Why A Catholic Education?

by
Dean of Admission, Gonzaga University

In the United States, there are over 200 Catholic colleges and universities educating men and women for the world today and for a better tomorrow.

In a world that requires hope, Catholic colleges provide unbounded hope. Catholic colleges may vary in size, location, and offerings, but all share an intellectual and spiritual tradition that, at its heart, asserts that each person is created in God’s image with the potential for limitless good.

Founded on the belief that all people have something worthwhile to contribute to society, Catholic schools provide a well-rounded education to prepare graduates for lives of service. Catholic colleges and universities do this by fostering intellectualism and personal growth, providing an experience that speaks directly to those practicing the Catholic faith. These institutions are committed to values such as conscience, charity, compassion, and integrity.

With its commitment to the worth of each individual, Catholic higher education encourages both spiritual and intellectual growth. While academic disciplines are numerous, a focus upon the humanities is essential. The humanities serve as the foundation for understanding the arts and sciences as well as business and industry. Further, the humanities engender within students a healthy respect for the contributions of all disciplines. Regardless of the degrees students earn at Catholic institutions, they leave with a strong ethical foundation and the ability to write well, think critically, and communicate effectively.

While the humanities provide a strong ethical foundation and instill a desire for lifelong learning, the Catholic intellectual tradition demands the pursuit of all disciplines: science and medicine, engineering and technology, education and business. Catholic college graduates obtain placement in top-tier graduate programs and professional schools, and they secure employment through their well-rounded education and superior training.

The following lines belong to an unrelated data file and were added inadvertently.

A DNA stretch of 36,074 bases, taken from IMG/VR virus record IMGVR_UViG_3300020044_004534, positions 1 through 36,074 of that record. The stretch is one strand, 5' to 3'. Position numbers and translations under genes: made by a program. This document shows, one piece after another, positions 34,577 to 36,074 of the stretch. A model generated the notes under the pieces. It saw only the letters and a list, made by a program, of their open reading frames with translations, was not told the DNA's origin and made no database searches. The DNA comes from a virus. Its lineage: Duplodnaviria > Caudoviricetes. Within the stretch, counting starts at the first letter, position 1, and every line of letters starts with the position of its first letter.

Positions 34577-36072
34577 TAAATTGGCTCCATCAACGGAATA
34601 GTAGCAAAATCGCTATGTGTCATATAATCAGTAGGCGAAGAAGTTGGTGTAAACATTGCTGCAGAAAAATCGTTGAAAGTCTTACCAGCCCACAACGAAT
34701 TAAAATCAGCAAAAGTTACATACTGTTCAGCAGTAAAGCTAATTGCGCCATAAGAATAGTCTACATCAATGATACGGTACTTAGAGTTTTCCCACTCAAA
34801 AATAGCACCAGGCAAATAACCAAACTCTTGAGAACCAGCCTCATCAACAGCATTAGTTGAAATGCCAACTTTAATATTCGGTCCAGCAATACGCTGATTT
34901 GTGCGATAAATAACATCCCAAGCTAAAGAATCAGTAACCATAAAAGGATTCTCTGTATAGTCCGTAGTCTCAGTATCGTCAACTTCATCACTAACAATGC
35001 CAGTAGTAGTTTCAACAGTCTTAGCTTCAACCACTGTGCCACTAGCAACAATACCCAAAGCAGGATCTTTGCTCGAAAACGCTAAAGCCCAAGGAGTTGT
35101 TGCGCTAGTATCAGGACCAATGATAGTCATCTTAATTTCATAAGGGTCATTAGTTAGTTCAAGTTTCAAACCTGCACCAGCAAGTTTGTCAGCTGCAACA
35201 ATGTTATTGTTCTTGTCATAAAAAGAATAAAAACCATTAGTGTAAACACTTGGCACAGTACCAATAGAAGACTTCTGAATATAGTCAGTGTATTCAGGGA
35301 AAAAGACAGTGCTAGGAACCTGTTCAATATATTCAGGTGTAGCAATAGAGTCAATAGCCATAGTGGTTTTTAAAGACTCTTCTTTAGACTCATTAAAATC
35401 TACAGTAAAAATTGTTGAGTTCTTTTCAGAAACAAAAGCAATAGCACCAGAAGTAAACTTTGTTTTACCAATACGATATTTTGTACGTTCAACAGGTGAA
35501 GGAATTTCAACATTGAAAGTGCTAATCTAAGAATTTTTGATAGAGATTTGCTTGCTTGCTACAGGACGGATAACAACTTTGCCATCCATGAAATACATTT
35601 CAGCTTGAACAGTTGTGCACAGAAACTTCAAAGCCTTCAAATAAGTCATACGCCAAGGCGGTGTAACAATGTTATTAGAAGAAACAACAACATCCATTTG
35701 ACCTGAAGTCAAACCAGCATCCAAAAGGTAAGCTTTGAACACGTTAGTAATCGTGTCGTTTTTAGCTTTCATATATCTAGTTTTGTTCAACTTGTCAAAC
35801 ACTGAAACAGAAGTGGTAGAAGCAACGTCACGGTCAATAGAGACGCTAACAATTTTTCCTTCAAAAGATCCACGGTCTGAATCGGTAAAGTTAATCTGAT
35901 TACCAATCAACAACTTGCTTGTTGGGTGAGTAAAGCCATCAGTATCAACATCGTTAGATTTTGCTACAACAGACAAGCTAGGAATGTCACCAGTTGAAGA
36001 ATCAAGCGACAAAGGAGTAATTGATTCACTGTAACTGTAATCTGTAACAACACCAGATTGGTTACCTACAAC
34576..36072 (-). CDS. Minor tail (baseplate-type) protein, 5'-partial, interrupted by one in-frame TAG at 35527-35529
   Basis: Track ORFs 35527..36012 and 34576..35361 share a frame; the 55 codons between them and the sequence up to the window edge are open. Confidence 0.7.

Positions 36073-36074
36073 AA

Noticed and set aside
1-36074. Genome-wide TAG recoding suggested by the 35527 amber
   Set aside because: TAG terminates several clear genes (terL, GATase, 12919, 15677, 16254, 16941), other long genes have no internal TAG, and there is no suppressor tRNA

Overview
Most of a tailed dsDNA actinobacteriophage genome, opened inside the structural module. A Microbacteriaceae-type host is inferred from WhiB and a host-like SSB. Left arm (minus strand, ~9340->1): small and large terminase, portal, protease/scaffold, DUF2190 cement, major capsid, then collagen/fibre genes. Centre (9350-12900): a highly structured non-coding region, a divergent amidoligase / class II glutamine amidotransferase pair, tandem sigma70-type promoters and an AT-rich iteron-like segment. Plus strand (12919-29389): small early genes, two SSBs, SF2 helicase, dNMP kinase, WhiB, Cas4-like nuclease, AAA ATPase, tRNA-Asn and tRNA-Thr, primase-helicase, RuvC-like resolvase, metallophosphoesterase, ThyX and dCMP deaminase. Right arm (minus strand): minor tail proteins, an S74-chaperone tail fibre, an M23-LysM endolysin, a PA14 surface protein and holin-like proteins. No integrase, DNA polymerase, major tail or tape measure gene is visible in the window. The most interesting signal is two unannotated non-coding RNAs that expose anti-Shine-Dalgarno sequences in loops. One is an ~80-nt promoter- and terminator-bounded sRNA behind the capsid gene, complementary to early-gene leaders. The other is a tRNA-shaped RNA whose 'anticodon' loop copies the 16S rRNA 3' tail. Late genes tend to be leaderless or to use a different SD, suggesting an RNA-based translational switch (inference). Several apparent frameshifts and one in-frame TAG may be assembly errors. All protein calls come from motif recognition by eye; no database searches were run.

Within the structure of Catholic higher education, students can find many educational traditions, each with its own unique set of values and practices. Though connected by a common ancestry, the different educational sects each bring something distinctive and diverse to the Catholic educational landscape. Some examples include the Augustinian, Benedictine, Diocesan, Dominican, Franciscan, Holy Cross, Jesuit, Lasallian, Marianist, Sisters of Mercy, and Vincentian heritages.

As you consider your educational future, consider a Catholic college or university. They foster the proliferation of hope, focus on the dignity of the person, and are rooted in faith to support the contribution each individual can make toward a better world.

 

Julie McCulloh is the Dean of Admission at Gonzaga University in Spokane, Washington.

 

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